As I've mentioned elsewhere, my 10-year-old son is a buoyant ball of thespianism, which was something of a surprise to his parents, who are dour and shun the cursed sunlight. But despite my constitutional desire to hide under tables in dim-lit rooms, I nonetheless managed to interact with the outside world enough to organize an audition for the boy at Chicago's Lookingglass Theatre Company's Young Ensemble. In preparation he did a monologue as Snoopy fighting the Red Baron, which is pretty great; we put it on YouTube so the grandparents can see. He was accepted and very happy. His parents were proud, and cheered him enthusiastically (though not too loudly) from the dark rooms in which we characteristically huddle.
Anyway, in preparation for shooting down the Red Baron, the boy did rehearsal performances for us—and after a bit of hesitation, I offered some suggestions. Mostly these were along the lines of, "You don't want to necessarily be at peak Snoopy-hysteria for the whole thing," but I also did my own read-through of the part to give him ideas of how to vary his delivery. So for just a moment, I was acting. Admittedly, no one was going to let me into a Young Ensemble, because I am old. But it was fun.
I was surprised at how much fun. Again, I don't really see myself as a performer or an extrovert; as a freelance writer, I spend my days in front of the computer and try my best to avoid going anywhere lest I actually have to shave or make myself vaguely presentable. But when I do go out, I have to admit that, while I don't exactly think of myself as doing so, I kind of like performing. Making this video was enjoyable, for example. Earlier this year I spoke to a college class about Wonder Woman and tried to convince them that Bella from Twilight was a superhero. And going further back, I've done a voice-over here and directed a performance there. I remember for one of my friends' parties where everybody had to do a talent show, I gave a heartfelt rendition of Billy Joel's "Piano Man" while my wife howled loudly in pain off to the side in a mostly successful effort to drown me out. I hadn't even consumed any alcohol.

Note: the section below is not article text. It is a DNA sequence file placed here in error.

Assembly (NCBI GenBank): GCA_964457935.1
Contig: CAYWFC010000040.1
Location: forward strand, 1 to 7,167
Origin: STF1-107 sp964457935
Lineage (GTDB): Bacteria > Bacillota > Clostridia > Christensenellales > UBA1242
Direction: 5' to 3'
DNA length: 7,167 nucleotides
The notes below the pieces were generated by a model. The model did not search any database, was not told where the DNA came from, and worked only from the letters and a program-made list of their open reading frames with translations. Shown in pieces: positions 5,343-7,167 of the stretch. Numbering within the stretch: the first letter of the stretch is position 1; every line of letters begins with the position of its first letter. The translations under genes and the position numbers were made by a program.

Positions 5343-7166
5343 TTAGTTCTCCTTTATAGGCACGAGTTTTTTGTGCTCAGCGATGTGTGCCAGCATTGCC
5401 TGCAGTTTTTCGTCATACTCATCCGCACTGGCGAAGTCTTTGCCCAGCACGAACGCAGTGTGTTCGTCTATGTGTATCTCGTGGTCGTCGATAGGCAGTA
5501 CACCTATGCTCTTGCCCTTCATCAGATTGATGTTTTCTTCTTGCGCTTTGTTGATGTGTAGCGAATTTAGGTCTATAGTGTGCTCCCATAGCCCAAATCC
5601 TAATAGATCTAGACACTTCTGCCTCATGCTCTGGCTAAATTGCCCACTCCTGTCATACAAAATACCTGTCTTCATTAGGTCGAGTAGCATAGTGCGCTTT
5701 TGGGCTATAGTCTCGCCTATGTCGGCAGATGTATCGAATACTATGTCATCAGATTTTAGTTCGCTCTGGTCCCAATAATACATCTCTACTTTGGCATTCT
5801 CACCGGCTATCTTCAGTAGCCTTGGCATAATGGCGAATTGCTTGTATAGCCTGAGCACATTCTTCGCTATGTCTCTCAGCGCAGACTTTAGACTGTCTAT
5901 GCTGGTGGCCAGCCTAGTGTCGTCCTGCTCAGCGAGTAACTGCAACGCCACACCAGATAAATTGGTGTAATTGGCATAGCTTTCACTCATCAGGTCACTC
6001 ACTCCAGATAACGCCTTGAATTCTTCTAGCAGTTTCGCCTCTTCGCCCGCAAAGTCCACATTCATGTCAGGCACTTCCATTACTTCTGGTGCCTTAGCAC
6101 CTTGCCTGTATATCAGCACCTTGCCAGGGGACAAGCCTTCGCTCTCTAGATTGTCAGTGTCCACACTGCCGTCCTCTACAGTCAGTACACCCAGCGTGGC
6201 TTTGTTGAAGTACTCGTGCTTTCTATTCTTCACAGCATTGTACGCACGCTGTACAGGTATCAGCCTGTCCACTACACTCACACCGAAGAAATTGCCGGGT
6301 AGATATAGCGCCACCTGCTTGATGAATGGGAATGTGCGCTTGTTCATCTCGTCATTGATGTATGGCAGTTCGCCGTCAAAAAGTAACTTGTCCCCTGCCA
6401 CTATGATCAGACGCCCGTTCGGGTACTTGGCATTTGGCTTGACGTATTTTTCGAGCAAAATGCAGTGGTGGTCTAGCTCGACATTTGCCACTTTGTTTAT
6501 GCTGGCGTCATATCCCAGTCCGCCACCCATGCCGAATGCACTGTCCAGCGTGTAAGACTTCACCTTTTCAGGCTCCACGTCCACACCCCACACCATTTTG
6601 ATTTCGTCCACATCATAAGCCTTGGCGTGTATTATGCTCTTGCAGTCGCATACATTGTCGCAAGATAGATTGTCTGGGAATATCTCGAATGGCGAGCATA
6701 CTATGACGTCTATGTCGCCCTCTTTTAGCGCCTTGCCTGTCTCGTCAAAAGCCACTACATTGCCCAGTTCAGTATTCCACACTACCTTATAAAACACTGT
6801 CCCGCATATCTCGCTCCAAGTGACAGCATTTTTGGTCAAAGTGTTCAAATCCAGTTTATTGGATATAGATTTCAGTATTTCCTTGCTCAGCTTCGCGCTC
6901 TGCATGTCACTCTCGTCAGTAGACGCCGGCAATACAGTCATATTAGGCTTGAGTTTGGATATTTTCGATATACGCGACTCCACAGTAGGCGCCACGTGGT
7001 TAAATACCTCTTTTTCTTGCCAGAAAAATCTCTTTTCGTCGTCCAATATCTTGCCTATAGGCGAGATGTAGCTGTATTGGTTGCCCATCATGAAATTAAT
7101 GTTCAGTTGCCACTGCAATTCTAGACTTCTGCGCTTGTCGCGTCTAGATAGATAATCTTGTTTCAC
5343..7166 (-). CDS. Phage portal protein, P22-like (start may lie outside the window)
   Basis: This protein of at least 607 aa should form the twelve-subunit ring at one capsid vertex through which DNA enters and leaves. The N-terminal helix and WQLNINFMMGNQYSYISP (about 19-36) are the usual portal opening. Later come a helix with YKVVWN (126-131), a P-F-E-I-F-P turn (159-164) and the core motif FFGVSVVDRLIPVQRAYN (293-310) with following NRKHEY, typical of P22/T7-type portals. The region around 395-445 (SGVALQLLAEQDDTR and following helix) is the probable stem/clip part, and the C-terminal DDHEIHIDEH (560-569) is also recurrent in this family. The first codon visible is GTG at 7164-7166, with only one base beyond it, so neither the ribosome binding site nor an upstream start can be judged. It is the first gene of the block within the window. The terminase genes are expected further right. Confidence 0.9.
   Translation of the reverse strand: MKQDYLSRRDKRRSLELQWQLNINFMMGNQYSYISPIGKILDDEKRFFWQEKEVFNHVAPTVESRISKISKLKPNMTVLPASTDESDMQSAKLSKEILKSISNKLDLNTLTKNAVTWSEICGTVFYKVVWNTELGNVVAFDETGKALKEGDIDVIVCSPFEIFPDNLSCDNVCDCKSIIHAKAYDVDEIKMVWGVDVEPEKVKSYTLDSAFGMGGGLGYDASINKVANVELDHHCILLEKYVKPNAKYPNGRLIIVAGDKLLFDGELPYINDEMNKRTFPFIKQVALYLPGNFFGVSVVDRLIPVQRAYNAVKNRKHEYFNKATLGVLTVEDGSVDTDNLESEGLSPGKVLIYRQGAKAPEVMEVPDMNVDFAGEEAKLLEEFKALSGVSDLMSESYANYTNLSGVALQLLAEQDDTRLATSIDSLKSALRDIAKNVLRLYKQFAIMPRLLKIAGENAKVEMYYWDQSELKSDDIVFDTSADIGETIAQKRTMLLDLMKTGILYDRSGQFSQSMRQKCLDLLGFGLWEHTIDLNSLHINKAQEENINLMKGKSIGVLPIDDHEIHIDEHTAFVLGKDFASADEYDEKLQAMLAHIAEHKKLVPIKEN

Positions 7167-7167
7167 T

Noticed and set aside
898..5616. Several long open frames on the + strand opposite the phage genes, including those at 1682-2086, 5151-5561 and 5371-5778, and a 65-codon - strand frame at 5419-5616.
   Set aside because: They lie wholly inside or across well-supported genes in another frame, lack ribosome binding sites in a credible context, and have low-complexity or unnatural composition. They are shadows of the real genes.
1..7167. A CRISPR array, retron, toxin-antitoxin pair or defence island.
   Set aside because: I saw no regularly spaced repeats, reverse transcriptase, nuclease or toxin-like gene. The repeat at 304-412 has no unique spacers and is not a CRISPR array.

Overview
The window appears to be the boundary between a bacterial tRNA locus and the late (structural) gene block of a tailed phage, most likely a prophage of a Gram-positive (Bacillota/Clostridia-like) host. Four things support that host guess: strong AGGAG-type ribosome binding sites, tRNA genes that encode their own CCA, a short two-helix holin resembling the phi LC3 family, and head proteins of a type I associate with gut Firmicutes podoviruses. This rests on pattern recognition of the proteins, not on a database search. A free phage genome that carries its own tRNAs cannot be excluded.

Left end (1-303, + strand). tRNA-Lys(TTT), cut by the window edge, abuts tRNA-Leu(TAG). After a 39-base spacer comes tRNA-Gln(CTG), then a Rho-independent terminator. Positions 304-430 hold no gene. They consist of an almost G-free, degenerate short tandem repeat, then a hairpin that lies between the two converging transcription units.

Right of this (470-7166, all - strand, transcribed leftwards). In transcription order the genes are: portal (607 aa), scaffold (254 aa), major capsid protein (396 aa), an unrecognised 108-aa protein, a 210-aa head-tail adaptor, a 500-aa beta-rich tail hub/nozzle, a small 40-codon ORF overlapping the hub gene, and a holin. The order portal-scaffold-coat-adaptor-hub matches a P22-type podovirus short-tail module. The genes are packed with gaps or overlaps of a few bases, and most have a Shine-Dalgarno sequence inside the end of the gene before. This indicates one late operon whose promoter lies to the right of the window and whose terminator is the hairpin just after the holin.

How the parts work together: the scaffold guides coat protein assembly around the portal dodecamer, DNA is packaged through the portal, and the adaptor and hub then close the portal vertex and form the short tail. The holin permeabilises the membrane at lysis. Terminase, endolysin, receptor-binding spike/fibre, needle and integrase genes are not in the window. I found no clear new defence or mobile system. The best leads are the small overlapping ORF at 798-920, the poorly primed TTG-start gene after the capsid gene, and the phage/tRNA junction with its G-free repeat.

I did some theater when I was a kid too. I played the Tin Woodsman in a Wizard of Oz production; I wore a silver-painted box that came past my knees, so I couldn't climb onstage and Dorothy and the Scarecrow had to help me on for my big entrance. The next year the camp put on Fiddler on the Roof and I didn't get a major part. I still remember being disappointed.
Maybe that's why I stopped with theater—though surely I couldn't have been that disappointed. Probably I was just more interested in athletics and writing, and you can't do everything. So through high school and college I was a mediocre soccer player and swimmer rather than a mediocre thespian. And I got it in my head that I wasn't a thespian at all, which maybe isn't precisely true.
You could read that as a sad story I suppose; all these years I had an actor inside me [spoken with great emotion and volume] clamoring to get out! But how much difference did it make? As Robert Frost said, "I took the (road) less traveled by/And that made all the difference," by which he meant it didn't necessarily make any difference at all. Everybody makes choices about what they're going to pursue and what type of person they're going to be and what sorts of stories they're going to tell about themselves. Those stories can be restrictive in some sense—but then, on the other hand, you've only got one life, and if you're a thespian, you're restricted in that you don't get to be a non-thespian. As it is, it's been a nice surprise to realize that maybe I could have flown after the Red Baron if I'd wanted—and to watch my son do it instead.
—Follow Noah Berlatsky on Twitter: @hoodedu